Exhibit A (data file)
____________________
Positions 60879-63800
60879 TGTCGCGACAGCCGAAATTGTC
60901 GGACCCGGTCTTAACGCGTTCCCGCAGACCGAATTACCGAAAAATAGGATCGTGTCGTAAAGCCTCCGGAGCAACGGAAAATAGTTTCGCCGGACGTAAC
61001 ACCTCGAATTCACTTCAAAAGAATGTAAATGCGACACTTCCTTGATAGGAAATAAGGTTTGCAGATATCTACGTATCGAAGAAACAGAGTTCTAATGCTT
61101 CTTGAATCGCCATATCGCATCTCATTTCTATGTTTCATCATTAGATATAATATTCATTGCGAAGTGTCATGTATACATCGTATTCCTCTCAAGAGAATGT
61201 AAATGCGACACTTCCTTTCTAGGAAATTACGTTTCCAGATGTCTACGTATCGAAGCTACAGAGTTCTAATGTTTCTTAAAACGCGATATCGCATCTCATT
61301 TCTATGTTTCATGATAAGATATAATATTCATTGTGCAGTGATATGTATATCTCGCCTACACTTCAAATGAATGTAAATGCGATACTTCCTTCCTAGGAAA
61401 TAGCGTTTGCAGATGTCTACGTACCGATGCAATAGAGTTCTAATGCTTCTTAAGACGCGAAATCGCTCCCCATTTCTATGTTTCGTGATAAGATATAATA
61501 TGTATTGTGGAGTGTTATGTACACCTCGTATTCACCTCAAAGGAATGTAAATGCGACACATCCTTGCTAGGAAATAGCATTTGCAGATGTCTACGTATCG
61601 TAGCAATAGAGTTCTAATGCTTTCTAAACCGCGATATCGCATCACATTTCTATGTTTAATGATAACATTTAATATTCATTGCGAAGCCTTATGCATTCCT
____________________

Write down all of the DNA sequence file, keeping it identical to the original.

Positions 60879-63800
60879 TGTCGCGACAGCCGAAATTGTC
60901 GGACCCGGTCTTAACGCGTTCCCGCAGACCGAATTACCGAAAAATAGGATCGTGTCGTAAAGCCTCCGGAGCAACGGAAAATAGTTTCGCCGGACGTAAC
61001 ACCTCGAATTCACTTCAAAAGAATGTAAATGCGACACTTCCTTGATAGGAAATAAGGTTTGCAGATATCTACGTATCGAAGAAACAGAGTTCTAATGCTT
61101 CTTGAATCGCCATATCGCATCTCATTTCTATGTTTCATCATTAGATATAATATTCATTGCGAAGTGTCATGTATACATCGTATTCCTCTCAAGAGAATGT
61201 AAATGCGACACTTCCTTTCTAGGAAATTACGTTTCCAGATGTCTACGTATCGAAGCTACAGAGTTCTAATGTTTCTTAAAACGCGATATCGCATCTCATT
61301 TCTATGTTTCATGATAAGATATAATATTCATTGTGCAGTGATATGTATATCTCGCCTACACTTCAAATGAATGTAAATGCGATACTTCCTTCCTAGGAAA
61401 TAGCGTTTGCAGATGTCTACGTACCGATGCAATAGAGTTCTAATGCTTCTTAAGACGCGAAATCGCTCCCCATTTCTATGTTTCGTGATAAGATATAATA
61501 TGTATTGTGGAGTGTTATGTACACCTCGTATTCACCTCAAAGGAATGTAAATGCGACACATCCTTGCTAGGAAATAGCATTTGCAGATGTCTACGTATCG
61601 TAGCAATAGAGTTCTAATGCTTTCTAAACCGCGATATCGCATCACATTTCTATGTTTAATGATAACATTTAATATTCATTGCGAAGCCTTATGCATTCCT